Councilman Critical of Kent Architecture Board

Ward 4 Kent City Councilman John Kuhar says group's action on courthouse project created "major issue."

At least one member of is unhappy with the way the Kent Architectural Review Board has addressed the new courthouse project.

Ward 4 Councilman John Kuhar sent an email to the rest of council in which he criticized the four-person advisory board for acting as a governing authority.

"It appears that what I feared would happen is happening," Kuhar wrote in the email, sent this month. "When we originally came up with the architectural advisory board it was never meant to be a governing authority. The board was only to aid businesses in their construction decisions."

Members of the board have criticized the new Kent courthouse project first to East Main Street and then .

Portage County officials listened on the first account and have since proposed moving the building further back from East Main Street, but that change resulted in the on the site — something city officials sought to maximize in order to add to downtown's already crowded parking spaces.

The architecture board did grant a "certificate of appropriateness" for the project earlier this month. However, the architecture board urged the Kent Planning Commission to only approve the project if the main entrance is moved from the corner to the center front of the building. The commission will vote on the project's site plan tonight at 7 p.m.

County officials have so far refused to relent on their desire to keep the corner entrance.

In his email, Kuhar called the courthouse project and the proposed changes a "major issue."

"We have lost valuable parking spaces and the county is being asked to change the plans that meet their needs best," Kuhar wrote in the email, sent Aug. 8. "I think the new design looks great, and (it) makes a lot of sense for the entry to be a corridor."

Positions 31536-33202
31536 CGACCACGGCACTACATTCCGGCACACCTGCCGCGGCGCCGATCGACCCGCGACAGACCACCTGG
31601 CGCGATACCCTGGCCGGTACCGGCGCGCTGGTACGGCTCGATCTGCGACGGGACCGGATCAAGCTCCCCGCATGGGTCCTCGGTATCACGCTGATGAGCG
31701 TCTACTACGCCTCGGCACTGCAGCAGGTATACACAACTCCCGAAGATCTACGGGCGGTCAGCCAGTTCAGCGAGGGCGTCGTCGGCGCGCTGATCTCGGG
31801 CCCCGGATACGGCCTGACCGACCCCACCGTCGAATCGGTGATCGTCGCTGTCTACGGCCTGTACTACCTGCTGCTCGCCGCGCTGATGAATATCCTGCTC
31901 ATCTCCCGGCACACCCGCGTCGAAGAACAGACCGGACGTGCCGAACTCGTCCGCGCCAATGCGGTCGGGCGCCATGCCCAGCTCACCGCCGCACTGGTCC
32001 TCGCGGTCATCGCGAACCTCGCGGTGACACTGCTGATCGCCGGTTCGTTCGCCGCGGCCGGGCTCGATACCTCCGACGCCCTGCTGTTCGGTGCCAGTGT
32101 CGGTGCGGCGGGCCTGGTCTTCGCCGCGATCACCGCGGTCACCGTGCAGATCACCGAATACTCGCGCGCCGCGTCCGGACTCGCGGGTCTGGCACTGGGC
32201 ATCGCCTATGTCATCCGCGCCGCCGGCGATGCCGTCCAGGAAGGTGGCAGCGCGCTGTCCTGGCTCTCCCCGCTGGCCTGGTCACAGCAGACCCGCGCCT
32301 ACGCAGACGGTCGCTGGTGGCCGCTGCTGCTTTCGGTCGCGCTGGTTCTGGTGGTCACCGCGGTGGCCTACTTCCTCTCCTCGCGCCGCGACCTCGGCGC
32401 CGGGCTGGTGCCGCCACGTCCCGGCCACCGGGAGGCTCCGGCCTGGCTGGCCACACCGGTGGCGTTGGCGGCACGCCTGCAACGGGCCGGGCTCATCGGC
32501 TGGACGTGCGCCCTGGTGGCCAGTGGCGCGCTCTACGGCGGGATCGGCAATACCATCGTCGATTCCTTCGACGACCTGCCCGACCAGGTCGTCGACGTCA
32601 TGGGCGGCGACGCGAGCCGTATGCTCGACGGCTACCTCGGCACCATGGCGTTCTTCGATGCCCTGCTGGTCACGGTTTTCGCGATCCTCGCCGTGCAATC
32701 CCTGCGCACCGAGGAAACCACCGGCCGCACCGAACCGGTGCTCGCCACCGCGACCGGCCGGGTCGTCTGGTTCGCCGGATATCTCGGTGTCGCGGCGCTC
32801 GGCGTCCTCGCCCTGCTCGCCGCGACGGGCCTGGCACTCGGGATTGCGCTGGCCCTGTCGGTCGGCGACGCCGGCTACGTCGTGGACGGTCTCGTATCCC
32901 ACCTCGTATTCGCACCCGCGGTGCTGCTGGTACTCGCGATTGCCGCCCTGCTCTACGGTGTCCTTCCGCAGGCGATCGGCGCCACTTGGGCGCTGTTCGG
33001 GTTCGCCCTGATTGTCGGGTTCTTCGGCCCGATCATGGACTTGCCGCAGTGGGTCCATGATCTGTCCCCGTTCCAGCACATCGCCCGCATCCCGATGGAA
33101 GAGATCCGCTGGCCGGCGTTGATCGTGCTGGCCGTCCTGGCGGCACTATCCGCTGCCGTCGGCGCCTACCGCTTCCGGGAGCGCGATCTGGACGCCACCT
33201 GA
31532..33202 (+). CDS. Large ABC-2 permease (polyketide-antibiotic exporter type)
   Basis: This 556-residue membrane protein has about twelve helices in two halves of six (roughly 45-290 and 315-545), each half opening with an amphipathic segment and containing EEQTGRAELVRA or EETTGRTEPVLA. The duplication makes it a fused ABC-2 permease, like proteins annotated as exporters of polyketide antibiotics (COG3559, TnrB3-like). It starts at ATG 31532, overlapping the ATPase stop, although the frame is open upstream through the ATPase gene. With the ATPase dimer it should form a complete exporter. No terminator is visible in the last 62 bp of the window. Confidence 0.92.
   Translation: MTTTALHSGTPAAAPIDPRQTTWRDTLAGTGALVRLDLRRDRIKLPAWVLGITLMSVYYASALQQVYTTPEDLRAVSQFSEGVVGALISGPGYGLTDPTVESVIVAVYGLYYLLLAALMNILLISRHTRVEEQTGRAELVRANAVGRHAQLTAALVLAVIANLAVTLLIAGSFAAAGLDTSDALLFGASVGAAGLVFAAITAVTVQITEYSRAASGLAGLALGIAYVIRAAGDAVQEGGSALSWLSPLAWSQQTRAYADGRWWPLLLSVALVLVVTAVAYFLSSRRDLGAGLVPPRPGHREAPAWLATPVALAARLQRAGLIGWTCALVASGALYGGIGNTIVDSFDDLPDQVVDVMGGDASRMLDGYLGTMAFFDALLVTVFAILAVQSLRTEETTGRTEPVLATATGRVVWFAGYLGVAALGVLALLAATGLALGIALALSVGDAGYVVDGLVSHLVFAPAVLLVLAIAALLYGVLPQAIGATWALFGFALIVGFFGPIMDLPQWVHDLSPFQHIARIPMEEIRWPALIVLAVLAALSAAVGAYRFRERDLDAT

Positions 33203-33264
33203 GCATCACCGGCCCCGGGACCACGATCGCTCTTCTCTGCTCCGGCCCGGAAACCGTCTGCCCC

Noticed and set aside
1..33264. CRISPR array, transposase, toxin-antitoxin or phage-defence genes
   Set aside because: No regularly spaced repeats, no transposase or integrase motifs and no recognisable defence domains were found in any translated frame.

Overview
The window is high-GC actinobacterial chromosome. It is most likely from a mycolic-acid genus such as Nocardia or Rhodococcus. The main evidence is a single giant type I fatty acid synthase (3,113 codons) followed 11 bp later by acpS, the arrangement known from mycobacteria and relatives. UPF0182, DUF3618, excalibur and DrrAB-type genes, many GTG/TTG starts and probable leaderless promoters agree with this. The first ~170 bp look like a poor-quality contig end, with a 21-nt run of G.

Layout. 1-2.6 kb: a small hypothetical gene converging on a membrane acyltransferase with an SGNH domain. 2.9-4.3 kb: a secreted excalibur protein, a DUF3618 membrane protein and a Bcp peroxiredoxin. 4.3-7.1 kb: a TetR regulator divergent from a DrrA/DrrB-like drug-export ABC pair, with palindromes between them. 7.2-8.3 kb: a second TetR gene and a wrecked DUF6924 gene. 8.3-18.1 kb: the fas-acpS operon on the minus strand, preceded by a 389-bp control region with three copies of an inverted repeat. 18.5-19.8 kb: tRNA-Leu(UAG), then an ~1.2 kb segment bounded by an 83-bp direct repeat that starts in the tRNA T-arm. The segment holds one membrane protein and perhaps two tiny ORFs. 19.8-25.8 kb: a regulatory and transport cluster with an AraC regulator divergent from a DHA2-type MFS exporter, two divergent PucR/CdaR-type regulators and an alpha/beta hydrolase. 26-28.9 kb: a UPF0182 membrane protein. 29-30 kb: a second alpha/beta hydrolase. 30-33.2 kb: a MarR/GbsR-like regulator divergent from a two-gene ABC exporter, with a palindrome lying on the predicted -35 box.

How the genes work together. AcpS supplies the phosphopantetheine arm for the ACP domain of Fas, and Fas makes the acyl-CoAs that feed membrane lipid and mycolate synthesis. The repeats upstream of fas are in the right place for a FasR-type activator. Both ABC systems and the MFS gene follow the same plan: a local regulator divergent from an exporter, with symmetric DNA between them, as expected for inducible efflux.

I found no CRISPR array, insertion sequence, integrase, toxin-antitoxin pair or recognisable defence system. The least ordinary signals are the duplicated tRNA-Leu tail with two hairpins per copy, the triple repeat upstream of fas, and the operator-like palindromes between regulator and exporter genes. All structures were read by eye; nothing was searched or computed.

It doesn't appear as if the architecture review board overstepped its bounds.

Kent Assistant Law Director Eric Fink said the architecture review board is charged with reviewing any proposed projects within the city's architecture overlay district — essentially the historic downtown district — and issuing a certificate of appropriateness for the project. The certificate is a requirement for projects in the district in order to continue through the city planning process, which is followed by a review from the planning commission and the Kent Board of Zoning Appeals.

"They are to make sure the building complies with the architectural review guidelines the council has also adopted," Fink said.

The architecture board must also review projects involving city money and issue a certificate. The board may also review projects outside the architecture overlay district, but a certificate of appropriateness is not a requirement and any comments made by the board are non-binding.

Fink said the architecture board has more leeway on a project within the architecture overlay district when compared with the zoning board or planning commission.

"If a building, for example, were going to be built with red-and-white candy cane stripes, the zoning board would have no authority to say anything about it, and the planning commission couldn’t really use that as a reason to deny a project," he said. "But if it’s in the downtown district next to three brick buildings, the architecture review board would have the authority to say 'This is not an appropriate project.'"

Fink said because the certificate of appropriateness is a legal requirement for projects within the overlay district, and because council formally appointed members last week, that means the architecture board operates as a quasi-judicial board like the other two planning boards.

The board had been operating strictly as an advisory panel because council had previously not formally appointed its members by city resolution. Because there were no formal members when the courthouse project was initially presented the courthouse did not need a certificate of appropriatness, Fink said.

Council formally appointed Howard Boyle, Glen Dreyer, Elizabeth Eaken, Doug Fuller, and Alan Orashan last week.

By his interpretation, reviewing the building's setback and main entrance fall within the architecture board's jurisdiction, Fink said.

"Their task is to review these projects," he said. "Whether or not you like their recommendations, that is probably in the eye of the beholder. But that is their task."

The architecture board meets this afternoon to review plans for the Kent Wells-Sherman House and Fairmount Properties' "Building C" as part of the downtown redevelopment.


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